A friend recently wrote to me on Facebook (on my wall) to inquire as to my thoughts on the recent goings on between Erskine College and Seminary on the one hand and the ARP denomination on the other. I answered his inquiry off the top of my head more or less, and he commented back. His comments are the best part of the dialogue and worth reading. I thought I would post the exchange here - with his permission of course.
from Kim Payne to me:
Joel, I was wondering if you would give me your thinking about the current mess with Erskine. I have always appreciated your thought process and would like to add it to my personal deliberations. Thanks.
from me back to Kim:
Kim, Thank you for asking me this question. To some degree I think that the present mess is the result of many many years of tension between the ARP Synod on the one hand and the Erskine Board and faculty on the other. The long standing ARP tendency to dance around issues at Synod and Presbytery out of fear of seeming contentious is coming back to bite the Synod I believe. And there is the all to common passive-aggression that goes with this tendency - the "nice" and seemingly submissive public posture and then the dogged behind the scenes effort to oppose what was decided in public.
Also, as I think to some degree that we each have that feeling (which comes to being non-born-and-bred ARP folk) of not quite having a dog in the fight. In other words, in the necessary "fight" over the direction of Erskine, the old guard, on either side, communicates subtly that this is a family feud, and if you don't have a hundred years or so in the "family" then it's kind of not your fight. It's easy just to yawn and block it out of the mind. It starts all to feel so, well, trivial.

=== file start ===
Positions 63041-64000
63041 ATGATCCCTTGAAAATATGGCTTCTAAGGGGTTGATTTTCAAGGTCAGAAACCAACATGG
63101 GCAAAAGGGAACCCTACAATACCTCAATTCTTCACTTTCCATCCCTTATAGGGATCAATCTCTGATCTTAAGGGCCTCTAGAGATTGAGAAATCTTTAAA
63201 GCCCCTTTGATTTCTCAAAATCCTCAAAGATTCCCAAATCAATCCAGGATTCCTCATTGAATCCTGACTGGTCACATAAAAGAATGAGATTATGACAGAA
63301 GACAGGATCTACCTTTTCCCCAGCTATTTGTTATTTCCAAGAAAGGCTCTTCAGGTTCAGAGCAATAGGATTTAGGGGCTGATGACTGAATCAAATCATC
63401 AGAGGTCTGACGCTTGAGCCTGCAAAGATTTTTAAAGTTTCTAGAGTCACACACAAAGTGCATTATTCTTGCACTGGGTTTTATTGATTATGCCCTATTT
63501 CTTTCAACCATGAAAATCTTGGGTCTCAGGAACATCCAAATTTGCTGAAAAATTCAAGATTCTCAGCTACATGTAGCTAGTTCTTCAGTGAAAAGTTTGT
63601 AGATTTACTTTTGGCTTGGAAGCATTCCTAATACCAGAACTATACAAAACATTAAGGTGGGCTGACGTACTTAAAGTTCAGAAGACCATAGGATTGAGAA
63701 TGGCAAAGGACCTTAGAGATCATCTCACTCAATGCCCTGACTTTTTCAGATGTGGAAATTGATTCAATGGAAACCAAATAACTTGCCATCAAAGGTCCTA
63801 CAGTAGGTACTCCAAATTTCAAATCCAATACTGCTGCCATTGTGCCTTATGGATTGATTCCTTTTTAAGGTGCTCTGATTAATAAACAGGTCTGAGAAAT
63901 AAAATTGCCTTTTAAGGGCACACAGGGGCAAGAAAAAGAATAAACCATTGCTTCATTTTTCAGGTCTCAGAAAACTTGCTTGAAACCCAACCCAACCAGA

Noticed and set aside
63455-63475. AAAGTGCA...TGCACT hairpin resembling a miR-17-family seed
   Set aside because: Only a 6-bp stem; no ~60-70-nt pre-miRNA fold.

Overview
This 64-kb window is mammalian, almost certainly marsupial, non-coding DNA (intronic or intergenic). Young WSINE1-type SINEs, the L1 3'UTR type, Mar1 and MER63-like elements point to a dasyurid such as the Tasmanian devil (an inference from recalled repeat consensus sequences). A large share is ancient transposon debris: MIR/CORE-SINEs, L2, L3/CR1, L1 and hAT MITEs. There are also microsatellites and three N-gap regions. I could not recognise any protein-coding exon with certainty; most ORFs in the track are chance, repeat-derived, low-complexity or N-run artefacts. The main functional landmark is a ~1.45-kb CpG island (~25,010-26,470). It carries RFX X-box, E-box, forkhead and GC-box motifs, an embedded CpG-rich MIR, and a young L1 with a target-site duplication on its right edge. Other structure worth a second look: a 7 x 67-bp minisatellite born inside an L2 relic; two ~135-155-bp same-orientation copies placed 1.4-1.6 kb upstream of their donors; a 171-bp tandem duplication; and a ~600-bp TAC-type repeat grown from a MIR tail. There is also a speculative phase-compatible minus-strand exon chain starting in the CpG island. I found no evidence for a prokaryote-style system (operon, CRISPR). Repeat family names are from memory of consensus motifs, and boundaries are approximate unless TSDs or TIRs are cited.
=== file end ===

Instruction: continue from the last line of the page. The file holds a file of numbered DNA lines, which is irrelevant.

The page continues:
For my part Kim I have never really believed that it was the role of the Church as the Church to be in the business of undergraduate education. Perhaps it is the business of Christian citizens but not the Church proper. Thus over the last 21 years of my experience when Erskine seemed to be, well, resistant and adversarial, I have just felt that we as a Synod should cut them loose and let them sink or swim as an independent institution. I have never really understood the long suffering on the Synod's part.
Nor have I ever understood the mission of the seminary. It has seemed too me that there has been an undercurrent of fear or anxiety over the financial solvency of the school, thus the need to keep it open to the approved list for the UMC and PCUSA and so forth. I don't know how it is possible for the school to remain in harmony with our standards and be approved by the UMC. Makes little sense to me. On the other hand, I am not inclined toward a strict theological party line (with reason). After all, I bypassed the opportunity to go to RTS and went to Regent College instead. So, personally, I don't have a personal vision regarding a strong reformed/presbyterian emphasis. It has just galled me that Erskine Seminary has been so brazen regarding the General Synod. Childish I think.
As to the College, I think Erskine would thrive if it took more seriously the integration of Faith and Learning from a more consistently Biblical perspective. I know lots of evangelical folks like to diss Wheaton or Calvin these days, but I'd rather see Erskine go that route or similar than be where it is now.